In Mason Co. v. Tax Commission of State of Washington, 302 U.S. 186, the question arose as to whether the United States had acquired exclusive legislative authority so as to debar the State from exercising any legislative authority, including its taxing and police power, in relation to the property and activities of individuals and corporations within the territory. The contracts there under consideration were executed in connection with the Grand Coulee Dam project; the court pointed out that they had been made in full appreciation of the inevitable creation, through the carrying out of the project, of a large local community within an area acquired by the United States, with residents whose needs could be suitably served by the administration of the laws of the State without interfering in any way with the execution of the Federal plan; such services supplied by the local authorities included school facilities and police protection. The contracts assumed, the court held, that State jurisdiction would extend to activities of the contractors who were to obtain all required licenses and permits; that compensation insurance under the laws of the State was to be provided for their employees; that State building regulations were to be obeyed; and that the rules of the local department of health were to be observed with respect to discharge of sewage into the river. In discussing and passing upon the questions presented, the court said: "Not only do we find no violence done to federal right or frustration of federal intent by the State's construction of its statute, but the evidence is clear that the Federal Government contemplated the continued existence of State jurisdiction consistent with federal functions and invited the co-operation of the State in providing an appropriate exercise of local authority over the territory. . . . We have frequently said that our system of government is a practical adjustment by which the national authority may be maintained in its full scope without unnecessary loss of local efficiency. In acquiring property, the federal function in view may be performed without disturbing the local administration in matters which may still appropriately pertain to state authority. In our opinion in James v. Dravo Contr. Co., 302 U.S. 134 . . . we observed that the possible importance of reserving to the State jurisdiction for local purposes which involve no interference with the performance of governmental functions is becoming more and more clear as the activities of the Government expand and large areas within the States are acquired. And we added that there appeared to be no reason why the United States should be compelled to accept exclusive jurisdiction or the State be compelled to grant it in giving its consent to purchases. . . . We are at a loss to understand how the continued jurisdiction of the State without conflicting with federal operations could have been more fully recognized, or the assumption of exclusive legislative authority by the United States more effectively disclaimed, than by the action of Congress in ratifying the provisions of these contracts."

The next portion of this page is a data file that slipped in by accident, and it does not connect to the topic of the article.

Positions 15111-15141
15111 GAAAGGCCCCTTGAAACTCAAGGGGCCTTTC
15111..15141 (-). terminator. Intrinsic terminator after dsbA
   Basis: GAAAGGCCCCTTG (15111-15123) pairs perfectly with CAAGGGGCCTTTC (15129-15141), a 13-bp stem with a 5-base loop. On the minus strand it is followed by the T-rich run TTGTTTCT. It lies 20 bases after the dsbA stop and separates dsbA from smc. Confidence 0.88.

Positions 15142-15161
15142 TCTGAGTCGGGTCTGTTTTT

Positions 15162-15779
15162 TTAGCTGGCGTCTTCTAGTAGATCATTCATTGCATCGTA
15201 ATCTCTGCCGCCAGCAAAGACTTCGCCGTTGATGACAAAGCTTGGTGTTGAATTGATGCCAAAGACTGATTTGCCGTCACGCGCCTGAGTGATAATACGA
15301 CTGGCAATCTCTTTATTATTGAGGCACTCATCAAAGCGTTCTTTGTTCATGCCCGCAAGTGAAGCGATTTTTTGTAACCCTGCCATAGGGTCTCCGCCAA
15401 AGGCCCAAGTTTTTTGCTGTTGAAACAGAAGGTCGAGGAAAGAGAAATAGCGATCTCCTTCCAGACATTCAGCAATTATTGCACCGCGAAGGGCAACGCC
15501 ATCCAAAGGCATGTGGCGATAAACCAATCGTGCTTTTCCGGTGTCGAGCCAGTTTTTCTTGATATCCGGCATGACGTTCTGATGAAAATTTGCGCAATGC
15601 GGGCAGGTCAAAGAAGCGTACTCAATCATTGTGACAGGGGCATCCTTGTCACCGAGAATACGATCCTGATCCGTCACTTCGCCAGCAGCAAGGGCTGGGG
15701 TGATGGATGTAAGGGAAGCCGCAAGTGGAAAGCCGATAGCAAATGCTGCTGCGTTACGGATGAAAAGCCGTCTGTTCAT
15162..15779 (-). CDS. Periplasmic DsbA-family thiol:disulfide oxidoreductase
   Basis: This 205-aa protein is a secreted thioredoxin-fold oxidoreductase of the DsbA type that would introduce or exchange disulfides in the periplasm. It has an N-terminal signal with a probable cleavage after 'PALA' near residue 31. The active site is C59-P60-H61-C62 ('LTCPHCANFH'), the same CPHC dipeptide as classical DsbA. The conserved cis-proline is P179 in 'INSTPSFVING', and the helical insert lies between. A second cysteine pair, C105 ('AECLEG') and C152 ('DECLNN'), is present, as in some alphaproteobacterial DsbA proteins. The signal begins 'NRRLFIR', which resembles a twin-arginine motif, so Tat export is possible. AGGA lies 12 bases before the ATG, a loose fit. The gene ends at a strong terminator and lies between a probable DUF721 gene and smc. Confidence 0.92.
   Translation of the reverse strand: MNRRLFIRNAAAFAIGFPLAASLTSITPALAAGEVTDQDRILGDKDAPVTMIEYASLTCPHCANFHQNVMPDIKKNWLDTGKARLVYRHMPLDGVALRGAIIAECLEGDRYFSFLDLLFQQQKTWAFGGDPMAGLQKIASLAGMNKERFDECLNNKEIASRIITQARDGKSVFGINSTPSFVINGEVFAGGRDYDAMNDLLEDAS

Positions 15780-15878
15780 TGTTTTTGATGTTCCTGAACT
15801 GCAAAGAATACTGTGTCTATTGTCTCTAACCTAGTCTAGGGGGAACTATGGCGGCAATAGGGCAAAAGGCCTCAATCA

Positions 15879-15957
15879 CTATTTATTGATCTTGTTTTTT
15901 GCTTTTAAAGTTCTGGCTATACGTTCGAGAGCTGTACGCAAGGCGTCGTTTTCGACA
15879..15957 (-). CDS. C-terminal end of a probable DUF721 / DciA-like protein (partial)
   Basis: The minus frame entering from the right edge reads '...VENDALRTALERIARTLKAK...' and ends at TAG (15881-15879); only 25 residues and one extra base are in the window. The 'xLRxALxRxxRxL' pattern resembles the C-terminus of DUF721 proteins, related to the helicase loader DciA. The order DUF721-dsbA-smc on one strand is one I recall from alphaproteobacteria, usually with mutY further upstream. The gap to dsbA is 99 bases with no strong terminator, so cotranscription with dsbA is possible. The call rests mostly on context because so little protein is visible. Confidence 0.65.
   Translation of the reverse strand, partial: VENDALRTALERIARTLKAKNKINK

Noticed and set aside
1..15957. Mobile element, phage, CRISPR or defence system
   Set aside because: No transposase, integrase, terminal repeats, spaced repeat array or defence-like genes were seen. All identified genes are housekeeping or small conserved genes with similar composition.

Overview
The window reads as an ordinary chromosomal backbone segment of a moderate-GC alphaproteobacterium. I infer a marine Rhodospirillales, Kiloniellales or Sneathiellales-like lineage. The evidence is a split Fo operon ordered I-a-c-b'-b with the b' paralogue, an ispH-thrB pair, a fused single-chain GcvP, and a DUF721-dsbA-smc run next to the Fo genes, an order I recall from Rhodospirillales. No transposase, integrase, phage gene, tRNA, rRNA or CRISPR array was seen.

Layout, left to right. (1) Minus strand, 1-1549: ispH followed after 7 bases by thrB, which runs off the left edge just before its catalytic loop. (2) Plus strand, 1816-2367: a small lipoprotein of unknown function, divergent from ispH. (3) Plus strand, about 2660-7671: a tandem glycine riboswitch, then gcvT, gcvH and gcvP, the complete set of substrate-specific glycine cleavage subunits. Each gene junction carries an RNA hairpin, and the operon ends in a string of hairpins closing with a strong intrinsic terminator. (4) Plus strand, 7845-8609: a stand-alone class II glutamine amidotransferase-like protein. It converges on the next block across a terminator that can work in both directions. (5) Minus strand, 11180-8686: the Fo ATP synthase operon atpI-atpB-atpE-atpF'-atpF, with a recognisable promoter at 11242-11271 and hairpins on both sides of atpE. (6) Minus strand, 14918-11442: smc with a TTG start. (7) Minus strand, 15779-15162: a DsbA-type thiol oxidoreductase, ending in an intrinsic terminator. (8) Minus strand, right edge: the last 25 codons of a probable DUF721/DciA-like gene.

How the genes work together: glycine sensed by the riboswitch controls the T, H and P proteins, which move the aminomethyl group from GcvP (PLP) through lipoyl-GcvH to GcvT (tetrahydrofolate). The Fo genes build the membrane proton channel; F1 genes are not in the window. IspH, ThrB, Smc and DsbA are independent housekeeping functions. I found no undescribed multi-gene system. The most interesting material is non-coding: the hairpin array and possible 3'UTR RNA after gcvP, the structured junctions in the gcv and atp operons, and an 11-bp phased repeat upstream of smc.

In Howard v. Commissioners of Sinking Fund of City of Louisville, 344 U.S. 624, the court sustained the State's right to legislate even in an area under Federal jurisdiction, saying: "The fiction of a state within a state can have no validity to prevent the state from exercising its power over the federal area within its boundaries, so long as there is no interference with the jurisdiction asserted by the Federal Government. The sovereign rights in this dual relationship are not antagonistic. Accommodation and cooperation are their aim. It is friction, not fiction, to which we must give heed." To like effect see Chicago, R.I. & P. Ry. Co. v. McGlinn, 114 U.S. 542; Stewart & Co. v. Sadrakula, 309 U.S. 94; and Mayor and City Council of Baltimore v. Linthicum, 170 Md. 245, 183 A. 531.

In the case at bar the city did not yield jurisdiction of the space occupied by the Government, nor did the Government take exclusive jurisdiction, as is disclosed by terms and conditions of the lease itself; neither is there any attempt on the part of the city to interfere with Federal governmental functions in the building. Here the city is attempting to do no more than to secure protection from a fire hazard for its residents, and the record discloses an intention on the part of the Federal Government to co-operate to that end.

Defendant relies on cases such as Miller, Inc. v. Arkansas, 352 U.S. 187, involving a contract under the Armed Services Procurement Act. The contractor was convicted under an Arkansas statute for submitting a bid, executing a contract, and commencing work as a contractor in the State of Arkansas without having obtained a license for such activities from the State Contractors Licensing Board. The United States Supreme Court held that the State statute was in conflict with the Federal statute and the regulations thereunder, and that the State statute could not constitutionally be applied to the contractor. Defendant also relies on Arizona v. California, 283 U.S. 423, wherein the alleged wrong against which redress was sought by the plaintiff State was the threatened invasion of its quasi-sovereignty by the Federal Government in undertaking construction projects without first securing approval ...